Espresso – It’s no longer just a tasty bean.
Because of my love for CSSEdit, I decided to investigate to see if MacRabbit had come out with a new version. As it turns out, they decided to couple the functionalities of a new CSSEdit 3 with a killer new user-friendly text editor. They called it Espresso.
I tried a variety of other text editors including Coda, BBEdit, Dreamweaver, and TextWrangler, and none of them could meet the clean user interface/experience combined with the productivity and tools of Espresso.
CSSEdit really changed my workflow on style sheets. The X-Ray function in combination with the Inspector allows you to quickly and easily pinpoint the element you are looking for and edit its properties.
Espresso also has an auto-fill function and an auto-closing of tags. And just like CSSEdit, there is a toolbox for those who need some help with making their CSS their statements. Plus they added a whole bunch of CSS3 items to the mix.
Another thing that Espresso does is save a project metadata file to remember your workspace and server settings. To make things simple, I save the project file locally with a copy of all the website’s files and publish as needed. When I open up my Espresso project file from my Dropbox, there is the same setup and files I was working on like I had never stopped. Because I use Dropbox in combination, I can do this from any machine or device with access to it and Espresso installed.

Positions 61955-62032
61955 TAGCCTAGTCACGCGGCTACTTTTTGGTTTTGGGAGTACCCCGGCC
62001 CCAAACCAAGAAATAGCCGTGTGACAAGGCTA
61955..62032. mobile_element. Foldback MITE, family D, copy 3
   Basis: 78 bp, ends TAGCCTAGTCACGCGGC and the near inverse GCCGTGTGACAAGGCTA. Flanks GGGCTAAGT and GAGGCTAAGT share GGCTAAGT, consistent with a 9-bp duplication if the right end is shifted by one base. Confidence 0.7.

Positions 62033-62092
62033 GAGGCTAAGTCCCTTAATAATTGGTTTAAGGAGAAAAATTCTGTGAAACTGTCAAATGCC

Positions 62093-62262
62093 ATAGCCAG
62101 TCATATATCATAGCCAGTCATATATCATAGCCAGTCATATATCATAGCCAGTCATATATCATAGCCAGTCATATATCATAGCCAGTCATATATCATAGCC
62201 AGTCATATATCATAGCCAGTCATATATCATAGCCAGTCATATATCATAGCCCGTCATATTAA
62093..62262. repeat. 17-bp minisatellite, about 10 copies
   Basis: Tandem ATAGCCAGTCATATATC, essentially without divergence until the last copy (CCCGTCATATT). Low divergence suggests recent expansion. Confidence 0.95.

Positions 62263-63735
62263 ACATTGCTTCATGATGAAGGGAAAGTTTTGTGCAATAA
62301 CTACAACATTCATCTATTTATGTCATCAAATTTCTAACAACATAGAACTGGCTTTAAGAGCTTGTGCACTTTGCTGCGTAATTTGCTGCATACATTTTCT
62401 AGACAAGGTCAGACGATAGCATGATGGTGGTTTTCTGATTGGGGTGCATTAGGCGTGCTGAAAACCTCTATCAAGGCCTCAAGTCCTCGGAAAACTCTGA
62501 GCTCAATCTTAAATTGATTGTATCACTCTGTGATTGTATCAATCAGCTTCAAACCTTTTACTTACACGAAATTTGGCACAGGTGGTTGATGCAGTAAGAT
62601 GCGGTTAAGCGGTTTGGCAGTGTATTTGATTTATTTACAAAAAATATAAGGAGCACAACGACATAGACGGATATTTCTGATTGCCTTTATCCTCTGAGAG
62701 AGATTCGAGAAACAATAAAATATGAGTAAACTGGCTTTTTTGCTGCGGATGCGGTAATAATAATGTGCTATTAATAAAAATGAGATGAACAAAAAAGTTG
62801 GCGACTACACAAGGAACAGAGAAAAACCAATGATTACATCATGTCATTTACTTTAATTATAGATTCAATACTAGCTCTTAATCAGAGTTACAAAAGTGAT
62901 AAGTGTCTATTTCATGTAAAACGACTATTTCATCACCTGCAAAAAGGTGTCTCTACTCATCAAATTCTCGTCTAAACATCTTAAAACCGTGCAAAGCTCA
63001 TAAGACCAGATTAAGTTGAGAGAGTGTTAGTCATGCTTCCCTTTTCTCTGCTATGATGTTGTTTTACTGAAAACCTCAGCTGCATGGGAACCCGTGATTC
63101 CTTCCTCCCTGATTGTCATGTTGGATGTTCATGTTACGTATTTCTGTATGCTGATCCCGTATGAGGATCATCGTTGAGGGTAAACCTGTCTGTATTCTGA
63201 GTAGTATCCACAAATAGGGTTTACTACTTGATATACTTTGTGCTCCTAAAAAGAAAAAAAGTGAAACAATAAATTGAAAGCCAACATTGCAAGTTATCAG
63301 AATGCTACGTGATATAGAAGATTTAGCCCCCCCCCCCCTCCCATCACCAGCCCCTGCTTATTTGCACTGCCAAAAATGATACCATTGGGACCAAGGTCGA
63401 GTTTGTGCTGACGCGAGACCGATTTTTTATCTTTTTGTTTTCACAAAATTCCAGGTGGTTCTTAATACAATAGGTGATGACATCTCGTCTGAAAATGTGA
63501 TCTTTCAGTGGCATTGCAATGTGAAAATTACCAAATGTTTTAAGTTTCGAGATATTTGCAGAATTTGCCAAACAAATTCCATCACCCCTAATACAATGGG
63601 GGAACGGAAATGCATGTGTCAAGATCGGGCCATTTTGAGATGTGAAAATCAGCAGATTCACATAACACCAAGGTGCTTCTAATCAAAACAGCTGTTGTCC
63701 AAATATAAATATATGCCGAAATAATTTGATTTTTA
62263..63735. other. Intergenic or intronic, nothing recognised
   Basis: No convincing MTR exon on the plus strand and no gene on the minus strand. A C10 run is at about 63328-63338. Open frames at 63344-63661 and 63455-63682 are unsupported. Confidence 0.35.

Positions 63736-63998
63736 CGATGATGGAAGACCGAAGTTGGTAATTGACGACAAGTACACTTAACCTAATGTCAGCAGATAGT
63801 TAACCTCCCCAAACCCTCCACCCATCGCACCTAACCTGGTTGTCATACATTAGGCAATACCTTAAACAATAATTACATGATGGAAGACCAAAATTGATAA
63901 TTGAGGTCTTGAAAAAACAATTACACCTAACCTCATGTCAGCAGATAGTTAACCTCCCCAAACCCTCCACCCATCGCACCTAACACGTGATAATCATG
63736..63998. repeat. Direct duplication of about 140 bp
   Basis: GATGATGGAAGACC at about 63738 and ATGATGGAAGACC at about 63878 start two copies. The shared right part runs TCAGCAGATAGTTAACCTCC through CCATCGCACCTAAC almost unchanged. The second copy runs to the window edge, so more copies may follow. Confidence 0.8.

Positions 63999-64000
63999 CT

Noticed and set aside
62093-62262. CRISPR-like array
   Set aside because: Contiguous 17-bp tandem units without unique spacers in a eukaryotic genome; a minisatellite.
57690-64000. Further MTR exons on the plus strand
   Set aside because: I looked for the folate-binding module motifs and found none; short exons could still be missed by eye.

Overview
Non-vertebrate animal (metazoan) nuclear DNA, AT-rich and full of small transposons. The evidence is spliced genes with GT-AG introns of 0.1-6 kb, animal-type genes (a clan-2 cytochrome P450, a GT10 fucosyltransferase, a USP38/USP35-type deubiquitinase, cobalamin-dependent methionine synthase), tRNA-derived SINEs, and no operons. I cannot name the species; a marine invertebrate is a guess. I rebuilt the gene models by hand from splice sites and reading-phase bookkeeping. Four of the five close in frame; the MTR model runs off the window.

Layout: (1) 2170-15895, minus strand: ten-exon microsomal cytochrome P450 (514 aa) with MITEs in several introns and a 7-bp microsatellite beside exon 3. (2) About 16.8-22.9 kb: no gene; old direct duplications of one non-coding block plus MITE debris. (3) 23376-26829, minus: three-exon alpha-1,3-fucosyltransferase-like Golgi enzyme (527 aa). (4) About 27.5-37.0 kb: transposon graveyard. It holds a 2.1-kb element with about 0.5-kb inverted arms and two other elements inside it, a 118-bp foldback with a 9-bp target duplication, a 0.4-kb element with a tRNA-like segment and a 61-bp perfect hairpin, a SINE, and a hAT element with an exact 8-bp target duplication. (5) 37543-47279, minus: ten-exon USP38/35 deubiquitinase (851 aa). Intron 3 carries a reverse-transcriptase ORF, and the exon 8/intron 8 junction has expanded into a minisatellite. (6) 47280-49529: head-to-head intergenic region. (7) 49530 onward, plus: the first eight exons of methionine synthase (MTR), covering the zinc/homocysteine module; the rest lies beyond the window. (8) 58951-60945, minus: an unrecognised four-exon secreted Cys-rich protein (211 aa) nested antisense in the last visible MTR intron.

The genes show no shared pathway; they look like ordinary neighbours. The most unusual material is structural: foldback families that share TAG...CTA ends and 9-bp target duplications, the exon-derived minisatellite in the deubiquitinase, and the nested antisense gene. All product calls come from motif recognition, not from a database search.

Last but not least, if you are wondering how you will publish your changes to your server, stop worrying, because Espresso has a very cool Syncing Tool for this. This is like FTP combined with the power of a cloud synclike Dropbox. Choose to browse your server, or, in sync mode, you have three options that can “Sync” to push, “Merge” to combine, and “Download” to get. Every option will analyze changes before making any sudden moves.
The publish tab/window will show you which files have been modified latest based on date modified data (or file size if you so choose in the settings). It even initially takes into account the location of your server so that time zone is factored. Review your changes, and sync away!
There is even a feature to “Quick Publish” meaning when you save locally, it pushes the edit to the server as well, just like I do with mounting my FTP servers as disks with Transmit. And with that usage, that makes the third program in my chain of workflow that Espresso would eliminate. : )
Adobe tries to charge $400 for a full version of Dreamweaver alone, which explains why they are plagued with piracy problems. If you price something too high, people will try to get it illegitimately, or they will get something else.
Transmit is $34 and CSSEdit is discontinued, but I believe it was around $40 at one time. So if you add that all up (400 plus 34 plus 40), you get $474. Espresso goes for just $75, so it was a very justified business expense in my mind. I still use Transmit intermittently as I transition, but I am well on my way. I have been slightly disappointed with the inability to sync my favorites nicely in Transmit, and Espresso now offers me this via project metadata that I can save on my Dropbox (which, in turn, syncs!).
I am about halfway through my trial, and will definitely be purchasing. If you are in web development or are looking to get into it, I would suggest trying Espresso as your go-to editing application.